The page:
By Clark Rich Burbidge and Leah Dee Burbidge
Fourteen years in the family blender has brought us a nearly non-stop series of insights, challenges, shocks, joy and the satisfaction of creating something beautiful nearly from scratch. Six of our most valuable, but frequently unspoken, learnings are listed below.
Keep in mind that a lot of the challenges of blended family life will sound familiar. But they play out with different dynamics because blended families and individuals have perspective, experience and insight that gives them a fragile mix of volatility, skepticism and wisdom. Respecting these dynamics dramatically increases the probability of success. Ignoring them nearly always spirals the family into soul-crushing train wrecks.
Nobody Talks About It. Our dating and marriage experience revealed shockingly little available blended family ‘How To’ guidance. Pop culture, literature, movies and media produced a wasteland of mostly
useless stereotypes. Family and friends seemed uncomfortable discussing the reality we faced. The elephant was in the room, but the conversation always tended to migrate toward the reasons people find themselves suddenly single. Divorce, death and abandonment are uncomfortable topics. We found taking the lead in turning the conversation toward positive aspects allowed more constructive interactions.
First Steps Determine Results. Success in the family blender is most often determined by how a couple structures their personal relationship and their interaction with the children from the beginning. Casual, careless, loosely committed and primarily physically-driven relationships almost never have sufficient strength to withstand the blender. Children won’t buy-in if they think it’s going to lead to another let-down. Blended family life requires an undeniably higher standard and level of commitment. Children get this, parents must also.
Blended Families Done Right Save Souls. We have devoted an entire chapter in our book to the statistical benefits for children by being part of a two-parent family (blended or otherwise). There is no question that such children have dramatically better chances of building a healthy foundation enabling them to be successful in life. Lower rates of poverty, drug abuse, problems with the law or in school, unemployment, depression and general acting out behaviors are well researched. That is not to say there aren’t successful single parents, but it pays to play the odds where you can.
Start Where Your Child Is. Parents cannot start with a child where they are supposed to be or where you think they are but ARE NOT. This dooms your efforts to unrealistic expectations, falling short and builds a culture of regular failure and disappointment. Parents must ‘listen to understand’ and patiently respect what they learn. You will come to appreciate where they believe they are in life and in the family. Once you know where they are then every step is automatically a success because it is a re-enforcing step forward. The Bio-Compass. There is an especially deep and natural relationship that exists between the bio-parent and their child. This is okay. The non-bio parent will, over time, be allowed to earn their way into that space. However, there will be moments when only the bio-parent can address the child’s needs, trauma or struggle. The non-bio parent must patiently step back, but remain in the picture and supportive, and allow their spouse to take the lead. This is why prideful or selfish attitudes struggle with blended parenthood. It absolutely demands selflessness. Respecting this relationship always wins in the long term.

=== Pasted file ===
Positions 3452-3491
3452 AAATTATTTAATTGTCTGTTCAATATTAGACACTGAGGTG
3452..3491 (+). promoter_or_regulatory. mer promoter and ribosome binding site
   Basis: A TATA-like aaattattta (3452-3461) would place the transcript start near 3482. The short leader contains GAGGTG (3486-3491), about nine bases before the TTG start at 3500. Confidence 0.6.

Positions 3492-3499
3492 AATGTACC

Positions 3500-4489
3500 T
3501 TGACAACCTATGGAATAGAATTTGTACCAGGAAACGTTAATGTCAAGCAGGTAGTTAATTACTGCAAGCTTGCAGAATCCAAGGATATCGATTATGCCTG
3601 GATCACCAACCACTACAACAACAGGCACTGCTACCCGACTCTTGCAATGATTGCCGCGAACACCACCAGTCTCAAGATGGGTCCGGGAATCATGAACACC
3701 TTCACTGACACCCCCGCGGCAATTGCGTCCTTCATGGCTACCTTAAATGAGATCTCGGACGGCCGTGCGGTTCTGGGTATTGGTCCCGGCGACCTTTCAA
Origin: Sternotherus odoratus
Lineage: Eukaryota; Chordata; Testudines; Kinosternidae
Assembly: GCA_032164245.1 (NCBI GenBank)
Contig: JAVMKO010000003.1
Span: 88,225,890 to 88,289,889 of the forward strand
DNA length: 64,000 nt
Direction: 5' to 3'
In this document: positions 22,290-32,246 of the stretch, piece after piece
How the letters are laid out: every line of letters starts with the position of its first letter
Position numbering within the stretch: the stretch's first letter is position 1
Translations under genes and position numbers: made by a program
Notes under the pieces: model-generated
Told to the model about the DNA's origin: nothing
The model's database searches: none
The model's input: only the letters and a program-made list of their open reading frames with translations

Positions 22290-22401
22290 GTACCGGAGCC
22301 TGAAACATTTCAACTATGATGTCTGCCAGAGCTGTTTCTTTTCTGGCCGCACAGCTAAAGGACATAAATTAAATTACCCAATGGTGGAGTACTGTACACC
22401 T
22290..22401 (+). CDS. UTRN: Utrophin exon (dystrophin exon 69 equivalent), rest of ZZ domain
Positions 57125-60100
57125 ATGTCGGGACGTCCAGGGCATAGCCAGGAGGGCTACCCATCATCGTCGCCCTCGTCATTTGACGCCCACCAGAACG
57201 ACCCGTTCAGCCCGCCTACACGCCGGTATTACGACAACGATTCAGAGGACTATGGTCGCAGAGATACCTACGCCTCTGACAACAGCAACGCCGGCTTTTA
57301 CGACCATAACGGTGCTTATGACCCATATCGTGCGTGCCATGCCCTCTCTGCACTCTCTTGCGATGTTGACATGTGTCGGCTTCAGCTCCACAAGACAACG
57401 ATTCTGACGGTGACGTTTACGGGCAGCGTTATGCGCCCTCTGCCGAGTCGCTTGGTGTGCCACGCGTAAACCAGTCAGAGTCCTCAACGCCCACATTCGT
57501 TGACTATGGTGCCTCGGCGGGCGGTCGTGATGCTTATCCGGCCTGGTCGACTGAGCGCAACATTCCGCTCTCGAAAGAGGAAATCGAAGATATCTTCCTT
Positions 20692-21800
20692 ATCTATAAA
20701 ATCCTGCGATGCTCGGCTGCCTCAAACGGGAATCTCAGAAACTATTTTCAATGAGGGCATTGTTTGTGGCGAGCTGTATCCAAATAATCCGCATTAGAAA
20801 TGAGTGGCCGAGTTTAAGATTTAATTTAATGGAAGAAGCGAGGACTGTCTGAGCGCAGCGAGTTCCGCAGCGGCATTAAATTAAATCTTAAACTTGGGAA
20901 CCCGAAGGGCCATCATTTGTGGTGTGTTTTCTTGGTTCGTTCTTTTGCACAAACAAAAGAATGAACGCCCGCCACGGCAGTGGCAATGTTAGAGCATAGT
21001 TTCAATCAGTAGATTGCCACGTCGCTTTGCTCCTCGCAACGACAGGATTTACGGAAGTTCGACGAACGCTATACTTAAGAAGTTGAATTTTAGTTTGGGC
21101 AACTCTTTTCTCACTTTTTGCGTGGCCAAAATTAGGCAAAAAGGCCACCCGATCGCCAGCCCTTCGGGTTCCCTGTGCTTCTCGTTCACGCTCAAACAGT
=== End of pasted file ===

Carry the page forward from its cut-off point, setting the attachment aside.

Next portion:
You Are Not Alone. Because it is not a social topic of conversation does not mean it isn’t common. Research illustrates that a sizable majority of Americans are touched by blended family life in one way or another. They understand you are not broken. This is especially true of single parents. Rest assured there is an individual out there with a healthy, kind outlook who can understand your complex family situation and love you and your children unconditionally. Both single and blended parents can experience happier more fulfilling lives.
It Is Worth It. Blended family life can be rewarding, exciting and fulfilling. Seeing these tender souls, who were once so wounded, blossom with love and kindness in their own increasingly productive lives is worth every struggle, every late night, every heartfelt conversation, every tear and every prayer. Most of all know that you are good enough to be successful.
About the Authors: Clark and Leah Burbidge are 14 years into their blended family experience and loving life more than ever with ten children and their eight spouses, eight grandchildren and counting. Their practical ‘autobiographical/how to’ guide is contained in a new Gold Medal award
winning book, Living in the Family Blender: 10 Principles of a Successful Blended Family, July (2019 – Deep River Books.)